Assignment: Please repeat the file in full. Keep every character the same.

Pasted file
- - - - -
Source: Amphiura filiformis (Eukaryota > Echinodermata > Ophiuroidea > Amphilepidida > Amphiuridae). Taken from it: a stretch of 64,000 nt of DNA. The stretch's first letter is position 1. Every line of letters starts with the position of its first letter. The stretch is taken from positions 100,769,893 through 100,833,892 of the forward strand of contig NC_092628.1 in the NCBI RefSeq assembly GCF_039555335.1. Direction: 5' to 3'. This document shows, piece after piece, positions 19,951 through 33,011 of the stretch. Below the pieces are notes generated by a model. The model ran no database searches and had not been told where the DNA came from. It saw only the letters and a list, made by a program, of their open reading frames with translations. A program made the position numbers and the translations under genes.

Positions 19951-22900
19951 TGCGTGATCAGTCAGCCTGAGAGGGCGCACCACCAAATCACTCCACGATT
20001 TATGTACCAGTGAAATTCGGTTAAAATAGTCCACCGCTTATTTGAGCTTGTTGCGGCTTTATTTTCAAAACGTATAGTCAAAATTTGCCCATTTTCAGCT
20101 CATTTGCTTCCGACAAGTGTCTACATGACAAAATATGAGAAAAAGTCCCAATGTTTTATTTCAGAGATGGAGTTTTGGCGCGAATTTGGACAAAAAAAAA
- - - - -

Source: Amphiura filiformis (Eukaryota > Echinodermata > Ophiuroidea > Amphilepidida > Amphiuridae). Taken from it: a stretch of 64,000 nt of DNA. The stretch's first letter is position 1. Every line of letters starts with the position of its first letter. The stretch is taken from positions 100,769,893 through 100,833,892 of the forward strand of contig NC_092628.1 in the NCBI RefSeq assembly GCF_039555335.1. Direction: 5' to 3'. This document shows, piece after piece, positions 19,951 through 33,011 of the stretch. Below the pieces are notes generated by a model. The model ran no database searches and had not been told where the DNA came from. It saw only the letters and a list, made by a program, of their open reading frames with translations. A program made the position numbers and the translations under genes.

Positions 19951-22900
19951 TGCGTGATCAGTCAGCCTGAGAGGGCGCACCACCAAATCACTCCACGATT
20001 TATGTACCAGTGAAATTCGGTTAAAATAGTCCACCGCTTATTTGAGCTTGTTGCGGCTTTATTTTCAAAACGTATAGTCAAAATTTGCCCATTTTCAGCT
20101 CATTTGCTTCCGACAAGTGTCTACATGACAAAATATGAGAAAAAGTCCCAATGTTTTATTTCAGAGATGGAGTTTTGGCGCGAATTTGGACAAAAAAAAA